Worthless Guide to Anime (Redux) - Part 1


“What is anime!?” Someone screams from a nearby rooftop, catching my attention as I pass by on the street. The wind whisks the words away before they reach my ears, forcing me to guess at his question. “7:36!” I shout back. Flustered, the man cups his hands to his mouth and tries again, “WHAT! IS! ANIME!” Unfortunately I do not hear this, as I have wandered into a nearby deli in order that I might purchase some pastrami. The man begins to shake his head sadly, tears pooling in his eyes. His family will go hungry once again. But what if you, like this misguided man, would inexplicably like to know what anime is? This guide might just help.

An Uncomfortable Burning Sensation

BusinessmanAnime is a style of animation which originated in Japan in the 70’s. The date is a complete guess, but I’m certainly not going to look it up, so yeah it was the 70’s. One day a bunch of old Japanese guys in baby blue pant suits sat in a dank theater watching some animated Disney movies. One of them said (probably in Japanese) “Ooh! This animation is quite pleasing to me; Hmm? let us make some of our own; ha-ha; Mm. Ooohhhhh...” The others nodded solemnly in agreement, except for the guy who was leaving to use the bathroom because he didn't hear it.

The businessmen formulated a plan right then and there to create a vast empire of Japanese animation. Once they had finished, they stood up and filed out the emergency exit at the rear of the theater. A few minutes later, the man who went to the bathroom came back into the theater, wiping his hands on his pants. He noticed that the others had left without him, became quite ashamed, and began searching for an object with which to commit ritual suicide. He didn’t find one, but did find a half-finished box of junior mints behind one of the seats. He then ate them, finding them to be quite delicious.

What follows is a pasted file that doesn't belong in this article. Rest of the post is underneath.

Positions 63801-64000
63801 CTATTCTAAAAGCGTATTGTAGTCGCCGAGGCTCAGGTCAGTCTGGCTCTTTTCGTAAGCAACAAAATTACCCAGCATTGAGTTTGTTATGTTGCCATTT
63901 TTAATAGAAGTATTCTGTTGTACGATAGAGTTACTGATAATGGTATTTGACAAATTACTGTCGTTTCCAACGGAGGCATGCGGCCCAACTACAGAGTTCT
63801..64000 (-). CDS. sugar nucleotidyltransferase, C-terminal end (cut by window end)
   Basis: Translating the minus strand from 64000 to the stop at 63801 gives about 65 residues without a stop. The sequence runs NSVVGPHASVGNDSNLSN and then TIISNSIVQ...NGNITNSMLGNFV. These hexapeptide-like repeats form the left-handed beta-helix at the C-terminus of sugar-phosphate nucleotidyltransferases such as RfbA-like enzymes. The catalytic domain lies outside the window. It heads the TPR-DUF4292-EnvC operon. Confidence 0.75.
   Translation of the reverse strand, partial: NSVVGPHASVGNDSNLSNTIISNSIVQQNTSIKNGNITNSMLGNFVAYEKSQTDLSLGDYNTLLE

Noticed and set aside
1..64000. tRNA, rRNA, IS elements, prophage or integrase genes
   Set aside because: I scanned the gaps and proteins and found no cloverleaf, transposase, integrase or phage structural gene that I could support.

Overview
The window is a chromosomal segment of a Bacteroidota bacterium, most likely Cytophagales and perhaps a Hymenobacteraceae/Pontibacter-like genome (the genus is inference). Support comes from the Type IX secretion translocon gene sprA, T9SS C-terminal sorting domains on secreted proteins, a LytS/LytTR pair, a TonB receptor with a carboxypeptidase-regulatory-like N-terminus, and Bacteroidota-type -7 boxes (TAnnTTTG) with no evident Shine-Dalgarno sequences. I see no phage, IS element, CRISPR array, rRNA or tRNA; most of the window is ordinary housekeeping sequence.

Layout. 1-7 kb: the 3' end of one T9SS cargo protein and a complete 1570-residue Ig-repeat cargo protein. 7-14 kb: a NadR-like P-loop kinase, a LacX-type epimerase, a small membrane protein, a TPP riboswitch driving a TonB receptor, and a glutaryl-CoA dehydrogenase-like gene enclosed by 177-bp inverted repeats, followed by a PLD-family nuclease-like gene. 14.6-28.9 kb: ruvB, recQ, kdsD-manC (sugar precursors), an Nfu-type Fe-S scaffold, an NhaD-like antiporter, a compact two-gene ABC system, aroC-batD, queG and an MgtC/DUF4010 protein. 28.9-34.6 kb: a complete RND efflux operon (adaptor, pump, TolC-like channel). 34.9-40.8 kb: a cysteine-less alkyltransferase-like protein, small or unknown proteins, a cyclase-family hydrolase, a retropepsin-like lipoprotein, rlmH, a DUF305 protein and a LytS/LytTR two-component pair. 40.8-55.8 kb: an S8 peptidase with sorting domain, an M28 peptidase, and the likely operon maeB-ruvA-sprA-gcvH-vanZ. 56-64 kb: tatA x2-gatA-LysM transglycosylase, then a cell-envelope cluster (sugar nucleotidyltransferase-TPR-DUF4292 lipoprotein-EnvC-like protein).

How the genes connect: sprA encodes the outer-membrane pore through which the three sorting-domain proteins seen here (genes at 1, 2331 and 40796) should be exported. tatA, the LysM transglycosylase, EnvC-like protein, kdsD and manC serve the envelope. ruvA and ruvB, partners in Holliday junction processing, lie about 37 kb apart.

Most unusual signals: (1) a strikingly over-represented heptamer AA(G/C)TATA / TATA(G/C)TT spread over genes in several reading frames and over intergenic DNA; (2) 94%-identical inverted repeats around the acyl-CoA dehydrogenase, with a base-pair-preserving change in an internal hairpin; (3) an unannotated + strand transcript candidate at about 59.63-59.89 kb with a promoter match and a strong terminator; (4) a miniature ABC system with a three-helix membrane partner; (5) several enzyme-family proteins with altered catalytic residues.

For a secondary definition, I decided to head over to Wikipedia (an online “encyclopedia” which is controlled by the people most committed to spraying the internet with haphazard libel), which defined anime as follows:
Anime (square square square question mark) is a medium of animated cartoons originating in Japan, with distinctive character and background aesthetics that visually set it apart from other forms of animation.

Again, since this comes straight from Wikipedia, we must assume that this is the official definition which has been agreed upon by a supergroup of the world’s finest intellectuals and linguists. I agree with this definition I suppose, except for the three squares and a small blue question mark which come after the word anime. What was the meaning of this? Were these the the sinister remnants of some untranslatable elder glyphs? Coded assassination instructions from the Underground Anime Consortium?

I popped a few more pills to steady my shaking hands and poked out a quick internet search for “square square square question mark”, hoping to find my answer. What I discovered was a jewelry website which claims to sell what they suspiciously call “Square Question Marks”. Here are the features of these alleged baubles:Question
  • Slide bracelet component, gold-plated, square question mark. Sold per package of 6.
  • Slide bracelet components make personal expression fun. Easily slides onto slide bracelet straps, sold separately, for quick changes to suit your many moods.
  • Slide bracelet components have a depth of 3.5mm. Components come in reclosable plastic boxes that are easy to store and stack.